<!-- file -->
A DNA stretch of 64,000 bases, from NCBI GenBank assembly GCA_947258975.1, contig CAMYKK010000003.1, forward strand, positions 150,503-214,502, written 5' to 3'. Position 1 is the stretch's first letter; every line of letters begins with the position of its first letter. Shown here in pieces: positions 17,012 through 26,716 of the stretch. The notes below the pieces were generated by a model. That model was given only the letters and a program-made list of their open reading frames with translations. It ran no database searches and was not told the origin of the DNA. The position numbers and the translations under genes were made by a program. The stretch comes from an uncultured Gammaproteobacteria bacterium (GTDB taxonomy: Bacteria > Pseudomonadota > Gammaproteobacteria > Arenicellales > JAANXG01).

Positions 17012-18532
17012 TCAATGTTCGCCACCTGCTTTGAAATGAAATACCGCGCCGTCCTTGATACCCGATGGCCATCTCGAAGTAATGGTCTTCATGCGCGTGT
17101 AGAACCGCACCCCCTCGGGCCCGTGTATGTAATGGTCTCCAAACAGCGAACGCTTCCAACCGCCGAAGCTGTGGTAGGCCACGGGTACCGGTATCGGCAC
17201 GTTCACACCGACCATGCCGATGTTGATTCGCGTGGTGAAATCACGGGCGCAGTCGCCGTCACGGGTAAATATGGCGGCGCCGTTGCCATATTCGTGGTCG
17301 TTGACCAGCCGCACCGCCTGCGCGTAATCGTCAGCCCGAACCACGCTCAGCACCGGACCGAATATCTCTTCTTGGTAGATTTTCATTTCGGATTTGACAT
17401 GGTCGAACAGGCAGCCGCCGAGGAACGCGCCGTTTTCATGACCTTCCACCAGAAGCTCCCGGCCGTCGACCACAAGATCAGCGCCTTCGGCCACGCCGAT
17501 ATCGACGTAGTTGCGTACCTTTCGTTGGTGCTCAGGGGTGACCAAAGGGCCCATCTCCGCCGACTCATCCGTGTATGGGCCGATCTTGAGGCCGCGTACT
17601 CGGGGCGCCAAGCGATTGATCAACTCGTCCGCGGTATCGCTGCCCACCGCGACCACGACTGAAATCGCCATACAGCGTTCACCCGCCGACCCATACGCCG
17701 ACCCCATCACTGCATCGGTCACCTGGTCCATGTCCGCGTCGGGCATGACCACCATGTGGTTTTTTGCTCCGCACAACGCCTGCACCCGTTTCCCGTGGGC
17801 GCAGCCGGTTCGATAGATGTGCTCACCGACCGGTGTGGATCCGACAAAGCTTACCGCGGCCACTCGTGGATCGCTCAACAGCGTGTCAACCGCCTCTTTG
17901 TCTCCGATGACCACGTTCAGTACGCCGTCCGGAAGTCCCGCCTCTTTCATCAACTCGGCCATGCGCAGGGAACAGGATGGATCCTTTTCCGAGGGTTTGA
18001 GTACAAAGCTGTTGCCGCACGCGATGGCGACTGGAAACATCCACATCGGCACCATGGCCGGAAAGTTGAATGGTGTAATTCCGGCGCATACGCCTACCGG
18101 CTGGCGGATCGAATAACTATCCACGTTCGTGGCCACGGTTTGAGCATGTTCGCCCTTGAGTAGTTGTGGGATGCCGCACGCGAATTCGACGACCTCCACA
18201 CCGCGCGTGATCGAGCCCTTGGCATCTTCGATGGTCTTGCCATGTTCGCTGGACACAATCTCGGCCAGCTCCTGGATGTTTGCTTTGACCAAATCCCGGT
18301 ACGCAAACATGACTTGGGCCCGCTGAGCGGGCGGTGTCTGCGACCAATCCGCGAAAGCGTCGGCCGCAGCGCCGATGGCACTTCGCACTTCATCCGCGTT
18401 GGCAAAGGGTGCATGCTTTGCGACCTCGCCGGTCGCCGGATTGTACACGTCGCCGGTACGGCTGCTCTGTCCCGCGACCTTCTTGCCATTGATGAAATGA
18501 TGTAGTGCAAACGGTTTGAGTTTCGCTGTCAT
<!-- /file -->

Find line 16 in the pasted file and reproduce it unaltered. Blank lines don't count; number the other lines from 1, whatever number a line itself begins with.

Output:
18301 ACGCAAACATGACTTGGGCCCGCTGAGCGGGCGGTGTCTGCGACCAATCCGCGAAAGCGTCGGCCGCAGCGCCGATGGCACTTCGCACTTCATCCGCGTT